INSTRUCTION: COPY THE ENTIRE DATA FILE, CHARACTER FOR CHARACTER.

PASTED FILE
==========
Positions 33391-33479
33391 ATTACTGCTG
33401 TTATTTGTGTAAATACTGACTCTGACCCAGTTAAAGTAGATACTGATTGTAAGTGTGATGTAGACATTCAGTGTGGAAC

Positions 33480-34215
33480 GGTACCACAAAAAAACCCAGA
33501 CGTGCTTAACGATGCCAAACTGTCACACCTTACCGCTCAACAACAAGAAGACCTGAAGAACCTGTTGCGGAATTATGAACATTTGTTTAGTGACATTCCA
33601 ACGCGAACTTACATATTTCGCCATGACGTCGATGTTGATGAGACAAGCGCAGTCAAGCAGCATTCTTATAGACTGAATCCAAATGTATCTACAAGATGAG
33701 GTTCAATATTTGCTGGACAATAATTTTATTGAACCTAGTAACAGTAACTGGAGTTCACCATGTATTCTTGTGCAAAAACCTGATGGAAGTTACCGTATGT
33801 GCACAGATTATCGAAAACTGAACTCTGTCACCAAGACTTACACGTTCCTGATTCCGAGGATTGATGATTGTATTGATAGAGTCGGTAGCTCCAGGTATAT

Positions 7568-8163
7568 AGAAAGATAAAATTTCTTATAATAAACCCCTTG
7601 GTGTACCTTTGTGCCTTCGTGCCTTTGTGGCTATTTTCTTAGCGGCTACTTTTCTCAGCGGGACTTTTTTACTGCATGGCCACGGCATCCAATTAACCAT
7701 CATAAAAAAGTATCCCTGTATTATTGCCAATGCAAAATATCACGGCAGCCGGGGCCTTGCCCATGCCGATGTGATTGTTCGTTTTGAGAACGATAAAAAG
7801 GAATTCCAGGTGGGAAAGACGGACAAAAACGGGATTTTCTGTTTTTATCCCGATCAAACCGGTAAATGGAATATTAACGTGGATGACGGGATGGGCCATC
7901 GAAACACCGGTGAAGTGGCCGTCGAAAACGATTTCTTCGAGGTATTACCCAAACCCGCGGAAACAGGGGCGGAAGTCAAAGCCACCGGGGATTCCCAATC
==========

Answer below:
Positions 33391-33479
33391 ATTACTGCTG
33401 TTATTTGTGTAAATACTGACTCTGACCCAGTTAAAGTAGATACTGATTGTAAGTGTGATGTAGACATTCAGTGTGGAAC

Positions 33480-34215
33480 GGTACCACAAAAAAACCCAGA
33501 CGTGCTTAACGATGCCAAACTGTCACACCTTACCGCTCAACAACAAGAAGACCTGAAGAACCTGTTGCGGAATTATGAACATTTGTTTAGTGACATTCCA
33601 ACGCGAACTTACATATTTCGCCATGACGTCGATGTTGATGAGACAAGCGCAGTCAAGCAGCATTCTTATAGACTGAATCCAAATGTATCTACAAGATGAG
33701 GTTCAATATTTGCTGGACAATAATTTTATTGAACCTAGTAACAGTAACTGGAGTTCACCATGTATTCTTGTGCAAAAACCTGATGGAAGTTACCGTATGT
33801 GCACAGATTATCGAAAACTGAACTCTGTCACCAAGACTTACACGTTCCTGATTCCGAGGATTGATGATTGTATTGATAGAGTCGGTAGCTCCAGGTATAT

Positions 7568-8163
7568 AGAAAGATAAAATTTCTTATAATAAACCCCTTG
7601 GTGTACCTTTGTGCCTTCGTGCCTTTGTGGCTATTTTCTTAGCGGCTACTTTTCTCAGCGGGACTTTTTTACTGCATGGCCACGGCATCCAATTAACCAT
7701 CATAAAAAAGTATCCCTGTATTATTGCCAATGCAAAATATCACGGCAGCCGGGGCCTTGCCCATGCCGATGTGATTGTTCGTTTTGAGAACGATAAAAAG
7801 GAATTCCAGGTGGGAAAGACGGACAAAAACGGGATTTTCTGTTTTTATCCCGATCAAACCGGTAAATGGAATATTAACGTGGATGACGGGATGGGCCATC
7901 GAAACACCGGTGAAGTGGCCGTCGAAAACGATTTCTTCGAGGTATTACCCAAACCCGCGGAAACAGGGGCGGAAGTCAAAGCCACCGGGGATTCCCAATC